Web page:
Shakespeare in purgatory: (re)writing the history of the post-war reception

Source document: Theatralia. 2021, vol. 24, iss. Special Issue, pp. 17-32
  • ISSN
    1803-845X (print)
    2336-4548 (online)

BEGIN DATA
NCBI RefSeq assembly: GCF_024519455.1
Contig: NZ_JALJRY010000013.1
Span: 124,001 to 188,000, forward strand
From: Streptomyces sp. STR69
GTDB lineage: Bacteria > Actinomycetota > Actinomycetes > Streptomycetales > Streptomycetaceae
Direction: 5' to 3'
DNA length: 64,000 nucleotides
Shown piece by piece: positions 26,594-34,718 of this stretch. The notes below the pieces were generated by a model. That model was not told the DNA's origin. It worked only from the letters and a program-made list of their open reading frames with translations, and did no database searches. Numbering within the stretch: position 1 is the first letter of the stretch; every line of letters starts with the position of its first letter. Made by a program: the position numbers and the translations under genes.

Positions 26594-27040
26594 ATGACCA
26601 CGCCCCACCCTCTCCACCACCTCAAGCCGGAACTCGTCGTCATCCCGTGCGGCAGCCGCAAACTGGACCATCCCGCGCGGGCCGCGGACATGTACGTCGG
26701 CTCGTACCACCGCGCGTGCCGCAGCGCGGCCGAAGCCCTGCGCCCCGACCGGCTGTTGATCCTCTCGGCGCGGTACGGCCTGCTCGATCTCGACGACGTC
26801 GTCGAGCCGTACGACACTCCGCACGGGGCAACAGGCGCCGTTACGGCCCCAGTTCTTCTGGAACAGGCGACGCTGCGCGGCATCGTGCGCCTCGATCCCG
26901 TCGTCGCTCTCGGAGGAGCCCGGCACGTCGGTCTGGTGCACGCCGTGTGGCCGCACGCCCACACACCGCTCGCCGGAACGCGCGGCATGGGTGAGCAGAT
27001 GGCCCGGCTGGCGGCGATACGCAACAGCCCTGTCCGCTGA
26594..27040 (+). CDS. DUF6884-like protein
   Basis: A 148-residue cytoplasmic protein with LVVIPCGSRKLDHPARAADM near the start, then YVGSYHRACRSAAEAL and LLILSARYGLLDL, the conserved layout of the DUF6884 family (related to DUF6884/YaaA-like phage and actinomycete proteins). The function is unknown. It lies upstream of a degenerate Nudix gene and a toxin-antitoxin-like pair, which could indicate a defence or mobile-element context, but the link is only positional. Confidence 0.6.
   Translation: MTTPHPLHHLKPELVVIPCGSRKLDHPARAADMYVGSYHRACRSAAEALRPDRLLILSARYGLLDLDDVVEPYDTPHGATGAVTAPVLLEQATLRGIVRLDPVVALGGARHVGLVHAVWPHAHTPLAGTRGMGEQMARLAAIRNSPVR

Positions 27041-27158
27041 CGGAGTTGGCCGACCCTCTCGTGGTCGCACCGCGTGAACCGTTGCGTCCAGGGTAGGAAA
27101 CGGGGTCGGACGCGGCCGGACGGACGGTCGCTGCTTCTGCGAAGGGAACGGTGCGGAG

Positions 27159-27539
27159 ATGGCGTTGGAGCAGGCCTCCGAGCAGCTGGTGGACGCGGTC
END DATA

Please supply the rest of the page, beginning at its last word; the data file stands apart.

The aim of the essay is to reflect on the current substantial and ethical complexity of the research into the history of Shakespeare reception in the post-war period, both within the Polish national context and, by parallel, within a wider context of post-Communist countries. This refers in particular to the large-scale release of documents, testimonies, and archives which cast light on the operation of Communist authorities in respect of artists and men of letters, revealing a variety of manipulative mechanisms such as censorship or selective patronage. Secondly, the essay proceeds to scrutinise the contents of the Archives of Jan Kott, showcasing the traces of Kott's continuous preoccupation with Shakespeare's themes and productions. The (un)finished projects (such as 1973 Hamlet) elucidate Kott's understanding of history and his compelling ability to endow drama with a contemporary and universal appeal.
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